Employers Consider Cost-Sharing Options
Rising health costs and a slowing economy are leading employers to consider passing more health insurance costs on to employees, USA Today reports. According to benefit management firms, the following are some of the changes being discussed:
According to Paul Ginsburg of the Center for Studying Health System Change, giving employees options to reduce costs is preferable than uniform cost-cutting measures. "(Employers) can either limit choice and avoid cost-sharing or workers can pay more to have more choice. That is potentially more acceptable," he said (Appleby, USA Today, 4/5).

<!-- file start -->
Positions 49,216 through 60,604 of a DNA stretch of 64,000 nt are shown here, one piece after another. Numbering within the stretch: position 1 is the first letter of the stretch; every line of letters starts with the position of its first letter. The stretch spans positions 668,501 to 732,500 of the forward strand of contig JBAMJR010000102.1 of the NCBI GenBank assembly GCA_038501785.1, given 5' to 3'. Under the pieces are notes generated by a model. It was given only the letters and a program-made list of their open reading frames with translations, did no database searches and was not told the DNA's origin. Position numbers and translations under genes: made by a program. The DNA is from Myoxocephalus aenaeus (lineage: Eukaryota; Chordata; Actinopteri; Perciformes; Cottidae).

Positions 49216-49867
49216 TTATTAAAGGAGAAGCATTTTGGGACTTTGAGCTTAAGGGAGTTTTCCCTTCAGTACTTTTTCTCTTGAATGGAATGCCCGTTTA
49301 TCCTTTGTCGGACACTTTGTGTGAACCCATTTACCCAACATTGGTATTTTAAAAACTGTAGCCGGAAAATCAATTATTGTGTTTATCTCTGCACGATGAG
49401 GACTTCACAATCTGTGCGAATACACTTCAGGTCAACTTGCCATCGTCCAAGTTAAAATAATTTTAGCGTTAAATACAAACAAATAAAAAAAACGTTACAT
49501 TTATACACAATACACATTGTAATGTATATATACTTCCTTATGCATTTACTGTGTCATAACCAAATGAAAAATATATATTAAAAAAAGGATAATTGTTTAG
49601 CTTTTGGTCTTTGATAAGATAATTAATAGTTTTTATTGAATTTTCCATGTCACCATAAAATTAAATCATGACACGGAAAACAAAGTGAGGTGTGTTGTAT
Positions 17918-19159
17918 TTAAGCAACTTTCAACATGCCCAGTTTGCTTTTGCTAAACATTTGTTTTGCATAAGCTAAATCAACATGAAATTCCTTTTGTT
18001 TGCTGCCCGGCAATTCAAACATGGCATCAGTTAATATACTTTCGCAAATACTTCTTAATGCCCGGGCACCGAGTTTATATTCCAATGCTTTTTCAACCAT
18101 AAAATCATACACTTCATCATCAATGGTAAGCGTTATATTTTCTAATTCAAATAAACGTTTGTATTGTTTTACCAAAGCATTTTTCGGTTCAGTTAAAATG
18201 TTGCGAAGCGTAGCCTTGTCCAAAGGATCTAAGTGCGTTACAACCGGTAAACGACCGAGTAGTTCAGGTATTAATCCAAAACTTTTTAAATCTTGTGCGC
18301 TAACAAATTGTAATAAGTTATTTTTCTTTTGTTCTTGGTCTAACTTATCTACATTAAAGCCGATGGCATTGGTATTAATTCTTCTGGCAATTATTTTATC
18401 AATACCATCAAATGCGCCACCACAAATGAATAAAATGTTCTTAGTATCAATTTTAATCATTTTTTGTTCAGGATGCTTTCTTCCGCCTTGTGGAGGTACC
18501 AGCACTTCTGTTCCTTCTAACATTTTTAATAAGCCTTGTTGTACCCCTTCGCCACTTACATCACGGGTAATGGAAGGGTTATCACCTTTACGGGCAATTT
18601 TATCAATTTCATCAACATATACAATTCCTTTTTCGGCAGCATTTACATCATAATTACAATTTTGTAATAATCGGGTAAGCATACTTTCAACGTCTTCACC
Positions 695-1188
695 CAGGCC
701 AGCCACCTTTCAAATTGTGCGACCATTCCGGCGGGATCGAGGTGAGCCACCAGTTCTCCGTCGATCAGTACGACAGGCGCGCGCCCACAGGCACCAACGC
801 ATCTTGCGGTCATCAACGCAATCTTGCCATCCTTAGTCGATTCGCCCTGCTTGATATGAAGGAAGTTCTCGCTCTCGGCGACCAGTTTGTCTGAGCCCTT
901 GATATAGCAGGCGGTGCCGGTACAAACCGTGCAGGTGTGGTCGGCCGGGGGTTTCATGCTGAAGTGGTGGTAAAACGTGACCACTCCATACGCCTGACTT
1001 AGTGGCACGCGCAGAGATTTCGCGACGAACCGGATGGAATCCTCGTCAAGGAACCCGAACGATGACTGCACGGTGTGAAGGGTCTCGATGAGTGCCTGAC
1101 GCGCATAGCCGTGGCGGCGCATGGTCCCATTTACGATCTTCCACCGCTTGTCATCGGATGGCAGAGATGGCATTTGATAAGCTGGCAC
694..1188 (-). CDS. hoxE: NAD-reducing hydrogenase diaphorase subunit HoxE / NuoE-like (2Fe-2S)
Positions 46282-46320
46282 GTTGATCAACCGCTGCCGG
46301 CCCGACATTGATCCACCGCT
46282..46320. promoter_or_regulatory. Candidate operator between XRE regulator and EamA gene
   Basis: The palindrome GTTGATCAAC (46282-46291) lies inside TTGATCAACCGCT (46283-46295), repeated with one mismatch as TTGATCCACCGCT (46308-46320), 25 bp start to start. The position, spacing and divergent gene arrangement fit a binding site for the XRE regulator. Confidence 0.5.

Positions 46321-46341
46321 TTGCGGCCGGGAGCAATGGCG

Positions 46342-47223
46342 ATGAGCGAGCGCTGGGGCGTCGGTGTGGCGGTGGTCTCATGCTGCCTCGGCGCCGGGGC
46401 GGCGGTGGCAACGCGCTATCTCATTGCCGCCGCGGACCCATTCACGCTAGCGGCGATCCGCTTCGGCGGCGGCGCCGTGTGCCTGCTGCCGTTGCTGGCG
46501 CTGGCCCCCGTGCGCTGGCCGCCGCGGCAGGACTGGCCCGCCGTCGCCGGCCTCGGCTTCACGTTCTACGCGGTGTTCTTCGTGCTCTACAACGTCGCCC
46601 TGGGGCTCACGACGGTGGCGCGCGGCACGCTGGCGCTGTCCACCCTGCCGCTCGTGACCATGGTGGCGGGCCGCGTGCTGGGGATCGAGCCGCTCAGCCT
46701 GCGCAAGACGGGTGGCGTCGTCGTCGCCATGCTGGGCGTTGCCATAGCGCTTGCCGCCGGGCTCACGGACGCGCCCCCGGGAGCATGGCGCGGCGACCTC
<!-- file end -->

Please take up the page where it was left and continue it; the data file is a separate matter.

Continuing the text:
A second USA Today article reports that lifetime caps on payments by health insurers may affect more Americans in the near future as the rising cost of treatments combined with their effectiveness in prolonging life leaves many individuals with health care bills amounting to millions of dollars. While currently 80% of employer-sponsored health plans have lifetime caps -- typically around $1 million -- only 2,500 people a year reach that limit, according to a PriceWaterhouse estimate. However, the caps in this price range were set by insurers "several decades ago," and could become inadequate as the cost of treatment rises. For instance, a $1 million cap established in 1970 is the equivalent of $12.5 million in inflation-adjusted dollars, USA Today reports. In recent years, many employers have taken steps to increase their caps. For example, FedEx last year doubled its limit to $2 million. Rep. Anna Eshoo (D-Calif.) said she plans to introduce a bill that would mandate lifetime caps of $5 million by next year and $10 million by 2004. However, employers and insurers are generally opposed to price floors on lifetime caps for fear of "open-ended exposure to financial risk" (Appleby, USA Today, 4/5).